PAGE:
Data partner, Indeed, provides interesting insights into tech job trends on a country-by-country basis across Europe. The data explores changes in the relative level of tech job openings, the relative ease or difficulty of filling those roles, and changes in the search volume by potential candidates for tech jobs.
The data highlights that the impact of Covid-19 has varied significantly across the region. In certain countries, the impact of Covid-19 led to a contraction in the relative supply of tech jobs and large spikes in search volumes for new jobs, helping to ease the challenge of filling vacant roles for companies that kept roles open and could tap into pools of demand. In other countries, notably in Southern Europe, there are opposing trends visible in the data.
Portugal has all the ingredients needed to create tech companies - besides being a country where people want to live, we have very good technical talent and universities. The limiting factor used to be capital and that changed in the last years.
The success of Talkdesk, Farfetch, Outsystems has inspired more people to create companies, captured the attention of investors that started paying attention to the local ecosystem and helped move the local investment landscape forward. We now have professional investors and independent VC funds like Indico, combining expertise and capital to help these companies scale.
Whilst we have offices in London, Barcelona and Munich, we have seen the most significant transformation occur within the Spanish startup ecosystem in the last couple of years driven by few notable developments. First, the Spanish market has seen an increase in companies maturing with large exits and IPOs, signalling to European investors to look more closely at Spanish opportunities with great potential. Additionally, there is a larger amount of capital available locally - more than ever before - which enables companies to raise Seed and Series A locally first, therefore, making it more appealing and less risky for international investors who feel more comfortable participating at Series B and beyond.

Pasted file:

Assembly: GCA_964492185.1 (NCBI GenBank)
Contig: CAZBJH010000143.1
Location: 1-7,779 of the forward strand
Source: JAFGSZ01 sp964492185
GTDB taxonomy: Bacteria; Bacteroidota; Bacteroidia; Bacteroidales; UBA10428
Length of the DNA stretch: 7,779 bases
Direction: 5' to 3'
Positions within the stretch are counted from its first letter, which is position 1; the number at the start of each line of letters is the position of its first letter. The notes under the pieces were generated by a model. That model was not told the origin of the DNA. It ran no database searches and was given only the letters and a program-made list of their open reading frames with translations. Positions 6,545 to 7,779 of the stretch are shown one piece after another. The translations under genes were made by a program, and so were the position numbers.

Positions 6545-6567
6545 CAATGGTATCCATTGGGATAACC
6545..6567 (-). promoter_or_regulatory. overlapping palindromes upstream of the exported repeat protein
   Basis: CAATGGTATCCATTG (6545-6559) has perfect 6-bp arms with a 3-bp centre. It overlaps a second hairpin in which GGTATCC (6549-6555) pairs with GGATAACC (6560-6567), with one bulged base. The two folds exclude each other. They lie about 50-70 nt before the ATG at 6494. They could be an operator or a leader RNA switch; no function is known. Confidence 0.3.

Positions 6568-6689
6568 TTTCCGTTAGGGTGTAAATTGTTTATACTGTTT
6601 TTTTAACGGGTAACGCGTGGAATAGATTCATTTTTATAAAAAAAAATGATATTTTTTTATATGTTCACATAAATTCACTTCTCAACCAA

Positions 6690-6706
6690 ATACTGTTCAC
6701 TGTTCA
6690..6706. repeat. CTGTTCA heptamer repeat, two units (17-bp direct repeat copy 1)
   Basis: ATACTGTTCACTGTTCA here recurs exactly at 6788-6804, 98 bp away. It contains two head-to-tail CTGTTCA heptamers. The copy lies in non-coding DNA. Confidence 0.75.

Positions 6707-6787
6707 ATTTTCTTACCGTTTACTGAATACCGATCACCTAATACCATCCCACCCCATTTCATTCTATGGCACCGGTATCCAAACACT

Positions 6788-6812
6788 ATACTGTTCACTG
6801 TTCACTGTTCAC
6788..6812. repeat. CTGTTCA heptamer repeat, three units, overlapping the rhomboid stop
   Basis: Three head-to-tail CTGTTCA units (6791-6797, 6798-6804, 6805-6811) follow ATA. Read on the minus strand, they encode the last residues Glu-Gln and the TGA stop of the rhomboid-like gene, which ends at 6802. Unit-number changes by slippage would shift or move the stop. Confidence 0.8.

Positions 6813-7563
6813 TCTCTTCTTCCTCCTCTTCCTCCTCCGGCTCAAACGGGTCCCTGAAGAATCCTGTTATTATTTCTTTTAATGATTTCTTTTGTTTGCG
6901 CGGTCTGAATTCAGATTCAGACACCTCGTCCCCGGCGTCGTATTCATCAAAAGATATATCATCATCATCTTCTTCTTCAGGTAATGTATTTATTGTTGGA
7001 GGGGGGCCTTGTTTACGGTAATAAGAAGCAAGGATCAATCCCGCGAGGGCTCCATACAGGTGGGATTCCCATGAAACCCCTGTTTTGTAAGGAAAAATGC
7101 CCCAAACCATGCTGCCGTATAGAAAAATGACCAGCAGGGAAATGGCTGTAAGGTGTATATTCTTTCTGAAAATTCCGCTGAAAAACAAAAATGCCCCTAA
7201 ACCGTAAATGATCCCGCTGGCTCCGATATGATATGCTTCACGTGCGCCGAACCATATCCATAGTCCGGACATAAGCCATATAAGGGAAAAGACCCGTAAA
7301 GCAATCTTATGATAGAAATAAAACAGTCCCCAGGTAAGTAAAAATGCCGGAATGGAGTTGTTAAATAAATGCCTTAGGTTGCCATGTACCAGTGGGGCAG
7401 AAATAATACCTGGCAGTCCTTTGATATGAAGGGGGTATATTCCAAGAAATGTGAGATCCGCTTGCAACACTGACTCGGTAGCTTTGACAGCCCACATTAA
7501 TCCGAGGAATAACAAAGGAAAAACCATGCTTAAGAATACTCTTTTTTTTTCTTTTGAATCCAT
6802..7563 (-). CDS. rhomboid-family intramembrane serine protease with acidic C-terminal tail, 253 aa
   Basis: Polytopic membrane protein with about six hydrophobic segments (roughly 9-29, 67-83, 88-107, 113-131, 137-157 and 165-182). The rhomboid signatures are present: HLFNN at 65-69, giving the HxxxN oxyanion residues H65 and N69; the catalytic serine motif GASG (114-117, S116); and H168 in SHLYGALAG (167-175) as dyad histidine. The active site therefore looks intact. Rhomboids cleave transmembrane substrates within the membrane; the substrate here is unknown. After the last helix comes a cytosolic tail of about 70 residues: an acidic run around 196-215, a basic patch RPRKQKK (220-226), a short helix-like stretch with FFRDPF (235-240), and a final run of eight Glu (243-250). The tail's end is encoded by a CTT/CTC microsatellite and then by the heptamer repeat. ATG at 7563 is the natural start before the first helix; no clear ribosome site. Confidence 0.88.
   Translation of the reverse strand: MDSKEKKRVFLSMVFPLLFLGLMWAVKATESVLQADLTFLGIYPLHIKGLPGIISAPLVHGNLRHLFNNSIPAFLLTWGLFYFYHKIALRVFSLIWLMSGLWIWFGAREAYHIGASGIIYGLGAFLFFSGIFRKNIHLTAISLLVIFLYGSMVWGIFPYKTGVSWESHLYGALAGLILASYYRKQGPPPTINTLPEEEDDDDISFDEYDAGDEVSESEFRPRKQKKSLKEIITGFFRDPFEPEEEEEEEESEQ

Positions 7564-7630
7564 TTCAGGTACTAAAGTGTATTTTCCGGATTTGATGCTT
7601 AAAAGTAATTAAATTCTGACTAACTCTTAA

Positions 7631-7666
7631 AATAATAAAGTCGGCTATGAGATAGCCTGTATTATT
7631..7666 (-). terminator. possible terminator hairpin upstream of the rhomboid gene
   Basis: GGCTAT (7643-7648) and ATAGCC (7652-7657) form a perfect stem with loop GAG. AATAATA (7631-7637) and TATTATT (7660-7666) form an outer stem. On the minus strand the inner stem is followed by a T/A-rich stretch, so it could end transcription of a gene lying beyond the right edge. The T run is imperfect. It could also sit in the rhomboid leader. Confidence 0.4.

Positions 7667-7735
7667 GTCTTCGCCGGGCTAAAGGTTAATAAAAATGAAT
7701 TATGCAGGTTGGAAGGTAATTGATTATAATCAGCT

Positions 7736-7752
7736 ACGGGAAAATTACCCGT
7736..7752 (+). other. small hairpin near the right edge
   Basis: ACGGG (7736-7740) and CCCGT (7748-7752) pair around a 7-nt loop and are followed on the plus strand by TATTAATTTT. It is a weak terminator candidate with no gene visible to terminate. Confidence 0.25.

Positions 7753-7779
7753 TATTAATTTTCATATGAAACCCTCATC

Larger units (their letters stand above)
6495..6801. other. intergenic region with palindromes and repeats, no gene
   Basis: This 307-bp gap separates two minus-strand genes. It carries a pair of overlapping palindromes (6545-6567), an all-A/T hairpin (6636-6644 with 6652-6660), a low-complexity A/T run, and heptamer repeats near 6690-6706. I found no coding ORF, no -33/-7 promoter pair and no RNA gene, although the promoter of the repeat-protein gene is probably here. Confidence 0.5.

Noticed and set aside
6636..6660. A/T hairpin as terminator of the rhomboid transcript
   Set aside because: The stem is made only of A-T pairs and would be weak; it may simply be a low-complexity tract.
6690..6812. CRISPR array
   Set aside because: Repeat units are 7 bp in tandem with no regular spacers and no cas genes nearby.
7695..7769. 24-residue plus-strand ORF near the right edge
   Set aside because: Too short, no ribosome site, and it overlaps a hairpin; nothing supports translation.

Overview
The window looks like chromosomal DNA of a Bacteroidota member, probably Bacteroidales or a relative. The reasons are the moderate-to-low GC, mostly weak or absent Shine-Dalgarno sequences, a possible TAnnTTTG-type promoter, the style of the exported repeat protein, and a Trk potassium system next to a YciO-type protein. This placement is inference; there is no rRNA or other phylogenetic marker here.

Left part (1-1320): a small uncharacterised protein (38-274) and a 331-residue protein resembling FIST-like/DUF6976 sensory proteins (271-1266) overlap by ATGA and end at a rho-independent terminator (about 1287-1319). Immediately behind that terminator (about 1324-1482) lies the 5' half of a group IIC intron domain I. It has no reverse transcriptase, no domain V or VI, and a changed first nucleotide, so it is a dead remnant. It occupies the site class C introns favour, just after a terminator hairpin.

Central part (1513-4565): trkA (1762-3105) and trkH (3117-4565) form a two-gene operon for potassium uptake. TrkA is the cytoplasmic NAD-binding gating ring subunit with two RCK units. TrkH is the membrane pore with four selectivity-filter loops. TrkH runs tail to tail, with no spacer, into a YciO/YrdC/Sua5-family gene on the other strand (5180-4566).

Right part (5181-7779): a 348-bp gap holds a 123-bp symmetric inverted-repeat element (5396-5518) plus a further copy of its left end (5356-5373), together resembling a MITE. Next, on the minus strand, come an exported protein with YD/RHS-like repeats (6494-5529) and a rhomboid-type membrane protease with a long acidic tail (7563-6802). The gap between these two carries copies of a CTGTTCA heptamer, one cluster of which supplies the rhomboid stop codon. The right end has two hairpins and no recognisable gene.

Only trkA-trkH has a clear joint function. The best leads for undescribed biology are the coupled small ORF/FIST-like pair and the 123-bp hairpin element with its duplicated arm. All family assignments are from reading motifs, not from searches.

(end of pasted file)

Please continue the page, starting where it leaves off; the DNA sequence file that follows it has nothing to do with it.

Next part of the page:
What’s more, there is a stronger pool of founder talent, top management and staff stemming from three waves of Spanish entrepreneurship in the past two decades. Each of these waves have strengthened the ecosystem and nurtured startups by supplying invaluable talent.
Successful Spanish enterprises have also inspired a new generation of founders with great international track record to return to the region, bringing knowledge, expertise, language skills and the ambition to succeed internationally. Indeed, all these factors have led to the increased interest from international VCs.
The pandemic has offered us a great opportunity to be more inclusive than ever, due to the remote work culture that it reinforces. We all could see and leverage the potential of multi cultural teams across the globe going forward. Our team at Future Females is distributed over 3 countries and 2 continents and we have always seen that as a big advantage. Now this is possible for many more companies and teams. So far I have not seen a lot of change but 2021 will be a completely new year in terms of structuring. We are hoping to see a positive trend of women starting businesses (partly due to COVID implications) and hence changing the landscape of business owners to a more diverse one.
I feel very lucky because everyone on the team is driven by this same desire to improve the way we produce food. We all have different backgrounds but each one of us wants to improve the society in our own way. It’s very motivating for the people who want to join our team. On the other hand, the agricultural sector and the R&D skills required at our stage of development are very specific (agronomy, robotics, mechatronics, etc.). Sometimes it takes a little time to find the perfect match, both interested in our mission, qualified and autonomous. As a woman aware of diversity issues and committed to promote it, I also regret having difficulty recruiting women into the team!
At this point, there is no denying the fact that Artificial Intelligence will continue to be a dominant force in how global competitiveness and productivity shapes out. Although Europe as a bloc has what it takes in terms of a robust expertise of some of the best scientific researchers in the world and a vibrant startup ecosystem, the continent is still lagging behind China and the US in its AI advancements. This is largely because the talent and resources are scattered across the various European countries. Thankfully, many European leaders are raising their ambitions to make the region more AI competitive. Creating ethical or ‘trustworthy AI” is a major objective here and I believe this is one area in which Europe will have an advantage over the others because it already has an effective regulatory system.
Being someone who works with start-ups, I can say that entrepreneurs in the tech industry especially those who incorporate AI technologies in their operations are well supported, even though there still exist some disparities along gender lines in who gets funding. But generally, Europe is poised to give China and the US a run for their money when it comes to AI and the startup ecosystem will be a significant contributor to the realization of that goal.